Barack Obama launched a new initiative against wildlife trafficking on Monday, using his executive authority to take action against an illegal trade that is fuelling rebel wars and now threatens the survival of elephants and rhinoceroses.
The initiative, announced as the president visited Tanzania on the final stop of his African tour, was the second time in a week Obama has used an executive order to advance environmental policy, after announcing a sweeping new climate change plan.
Monday’s executive order would set up a presidential task force to draw up a new strategy for cracking down on the criminal gangs behind the explosion in trafficking, as well as choke off demand for elephant ivory, rhino tusk and other animal parts.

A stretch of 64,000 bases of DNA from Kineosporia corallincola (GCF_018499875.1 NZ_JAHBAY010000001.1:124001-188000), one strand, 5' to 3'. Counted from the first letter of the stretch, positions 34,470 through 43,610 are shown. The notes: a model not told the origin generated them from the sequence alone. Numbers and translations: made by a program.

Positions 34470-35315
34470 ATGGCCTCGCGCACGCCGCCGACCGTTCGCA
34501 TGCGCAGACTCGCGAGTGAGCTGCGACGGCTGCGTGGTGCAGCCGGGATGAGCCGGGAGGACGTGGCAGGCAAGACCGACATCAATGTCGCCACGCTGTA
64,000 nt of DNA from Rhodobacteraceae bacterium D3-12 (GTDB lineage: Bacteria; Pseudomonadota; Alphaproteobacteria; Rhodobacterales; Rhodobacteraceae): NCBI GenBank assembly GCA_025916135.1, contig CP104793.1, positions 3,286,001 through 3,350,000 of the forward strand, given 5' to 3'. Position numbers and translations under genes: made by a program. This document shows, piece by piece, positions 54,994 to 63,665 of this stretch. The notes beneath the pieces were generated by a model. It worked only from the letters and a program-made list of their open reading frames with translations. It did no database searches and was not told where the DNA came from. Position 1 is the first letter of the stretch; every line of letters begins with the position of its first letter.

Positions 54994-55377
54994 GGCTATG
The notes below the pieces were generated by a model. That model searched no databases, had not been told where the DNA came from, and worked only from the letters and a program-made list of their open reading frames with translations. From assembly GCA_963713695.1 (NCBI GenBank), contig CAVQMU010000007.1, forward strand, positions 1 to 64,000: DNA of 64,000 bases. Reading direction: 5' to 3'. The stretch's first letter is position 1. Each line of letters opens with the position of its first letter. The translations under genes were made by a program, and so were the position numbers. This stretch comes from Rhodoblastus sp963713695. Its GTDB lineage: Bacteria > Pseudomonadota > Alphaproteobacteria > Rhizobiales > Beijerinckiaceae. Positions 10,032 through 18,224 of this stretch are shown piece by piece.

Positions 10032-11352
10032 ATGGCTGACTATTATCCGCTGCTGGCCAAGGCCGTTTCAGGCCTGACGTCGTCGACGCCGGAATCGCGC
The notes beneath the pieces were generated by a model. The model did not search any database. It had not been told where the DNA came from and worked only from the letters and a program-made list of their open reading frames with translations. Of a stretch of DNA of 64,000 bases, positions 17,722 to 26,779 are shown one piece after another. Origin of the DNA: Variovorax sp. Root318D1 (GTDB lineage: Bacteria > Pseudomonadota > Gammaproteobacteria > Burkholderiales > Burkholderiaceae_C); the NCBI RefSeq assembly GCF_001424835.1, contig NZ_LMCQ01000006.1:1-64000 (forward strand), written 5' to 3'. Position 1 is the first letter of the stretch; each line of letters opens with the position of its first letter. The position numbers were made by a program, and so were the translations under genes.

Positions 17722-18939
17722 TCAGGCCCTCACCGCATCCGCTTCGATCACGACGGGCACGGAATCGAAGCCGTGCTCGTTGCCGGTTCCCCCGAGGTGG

Estimates by conservation groups suggest the illegal trade in wildlife is worth up to $10bn a year. The executive order called for $10m to train police officers and park rangers.
The measures outlined in the executive order issued on Monday expands on existing American efforts to help countries in Africa fight off organized criminal gangs behind the poaching networks.
Within the last few months, the State Department and the United Nations have both declared wildlife trafficking as a security threat. “As we see criminal networks getting increasingly involved—you see poachers with night vision goggles and high-powered rifles—you also see some rebel militias trading in ivory and rhinoceros horn as source of currency and value,” Grant Harris, the state department’s Africa director, told reporters travelling with Obama.